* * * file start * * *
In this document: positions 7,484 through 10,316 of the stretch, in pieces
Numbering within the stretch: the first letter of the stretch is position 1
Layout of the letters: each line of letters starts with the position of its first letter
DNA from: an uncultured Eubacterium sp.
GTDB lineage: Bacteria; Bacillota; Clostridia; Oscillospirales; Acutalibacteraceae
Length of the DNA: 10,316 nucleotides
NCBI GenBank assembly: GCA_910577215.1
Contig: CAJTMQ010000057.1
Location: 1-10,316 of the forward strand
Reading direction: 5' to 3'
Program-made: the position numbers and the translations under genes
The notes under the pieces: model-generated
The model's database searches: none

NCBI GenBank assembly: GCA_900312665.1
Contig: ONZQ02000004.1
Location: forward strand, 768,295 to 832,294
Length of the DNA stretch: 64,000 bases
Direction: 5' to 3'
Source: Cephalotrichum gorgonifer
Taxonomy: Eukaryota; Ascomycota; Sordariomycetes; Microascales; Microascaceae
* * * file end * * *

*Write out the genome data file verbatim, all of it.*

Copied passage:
In this document: positions 7,484 through 10,316 of the stretch, in pieces
Numbering within the stretch: the first letter of the stretch is position 1
Layout of the letters: each line of letters starts with the position of its first letter
DNA from: an uncultured Eubacterium sp.
GTDB lineage: Bacteria; Bacillota; Clostridia; Oscillospirales; Acutalibacteraceae
Length of the DNA: 10,316 nucleotides
NCBI GenBank assembly: GCA_910577215.1
Contig: CAJTMQ010000057.1
Location: 1-10,316 of the forward strand
Reading direction: 5' to 3'
Program-made: the position numbers and the translations under genes
The notes under the pieces: model-generated
The model's database searches: none

NCBI GenBank assembly: GCA_900312665.1
Contig: ONZQ02000004.1
Location: forward strand, 768,295 to 832,294
Length of the DNA stretch: 64,000 bases
Direction: 5' to 3'
Source: Cephalotrichum gorgonifer
Taxonomy: Eukaryota; Ascomycota; Sordariomycetes; Microascales; Microascaceae